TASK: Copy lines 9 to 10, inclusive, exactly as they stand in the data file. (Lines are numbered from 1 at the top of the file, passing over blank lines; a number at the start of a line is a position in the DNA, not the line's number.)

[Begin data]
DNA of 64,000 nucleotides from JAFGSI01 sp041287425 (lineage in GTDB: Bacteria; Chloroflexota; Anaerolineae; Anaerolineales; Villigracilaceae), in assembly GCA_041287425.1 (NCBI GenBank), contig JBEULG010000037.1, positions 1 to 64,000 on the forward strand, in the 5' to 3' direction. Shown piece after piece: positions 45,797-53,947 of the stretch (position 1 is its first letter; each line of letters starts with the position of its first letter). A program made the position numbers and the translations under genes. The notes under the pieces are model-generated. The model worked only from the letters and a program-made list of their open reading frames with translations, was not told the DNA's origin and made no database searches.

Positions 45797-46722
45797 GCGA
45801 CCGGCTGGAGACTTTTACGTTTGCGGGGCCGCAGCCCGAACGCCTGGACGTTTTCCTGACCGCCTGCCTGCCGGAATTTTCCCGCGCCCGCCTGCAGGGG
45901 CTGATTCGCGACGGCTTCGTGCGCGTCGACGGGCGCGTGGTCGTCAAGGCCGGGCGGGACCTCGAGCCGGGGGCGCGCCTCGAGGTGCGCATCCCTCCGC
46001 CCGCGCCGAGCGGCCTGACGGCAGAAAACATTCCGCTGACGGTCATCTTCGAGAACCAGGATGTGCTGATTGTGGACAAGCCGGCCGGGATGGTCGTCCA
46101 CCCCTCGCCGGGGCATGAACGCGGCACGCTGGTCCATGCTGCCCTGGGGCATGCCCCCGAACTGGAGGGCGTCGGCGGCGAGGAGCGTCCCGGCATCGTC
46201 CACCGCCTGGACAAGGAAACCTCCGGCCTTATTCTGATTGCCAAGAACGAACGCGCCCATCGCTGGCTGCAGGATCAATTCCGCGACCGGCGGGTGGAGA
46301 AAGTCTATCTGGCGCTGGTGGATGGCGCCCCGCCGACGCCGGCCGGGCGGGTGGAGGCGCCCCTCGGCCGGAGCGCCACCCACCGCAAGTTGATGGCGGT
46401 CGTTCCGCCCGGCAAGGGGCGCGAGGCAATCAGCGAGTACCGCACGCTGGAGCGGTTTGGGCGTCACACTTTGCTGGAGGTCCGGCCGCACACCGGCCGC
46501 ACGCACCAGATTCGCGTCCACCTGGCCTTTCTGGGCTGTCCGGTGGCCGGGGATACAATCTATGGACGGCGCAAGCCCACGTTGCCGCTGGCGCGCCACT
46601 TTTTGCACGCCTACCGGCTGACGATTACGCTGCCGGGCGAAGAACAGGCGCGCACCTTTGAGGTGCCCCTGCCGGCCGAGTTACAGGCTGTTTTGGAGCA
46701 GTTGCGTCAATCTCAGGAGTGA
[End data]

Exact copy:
46301 AAGTCTATCTGGCGCTGGTGGATGGCGCCCCGCCGACGCCGGCCGGGCGGGTGGAGGCGCCCCTCGGCCGGAGCGCCACCCACCGCAAGTTGATGGCGGT
46401 CGTTCCGCCCGGCAAGGGGCGCGAGGCAATCAGCGAGTACCGCACGCTGGAGCGGTTTGGGCGTCACACTTTGCTGGAGGTCCGGCCGCACACCGGCCGC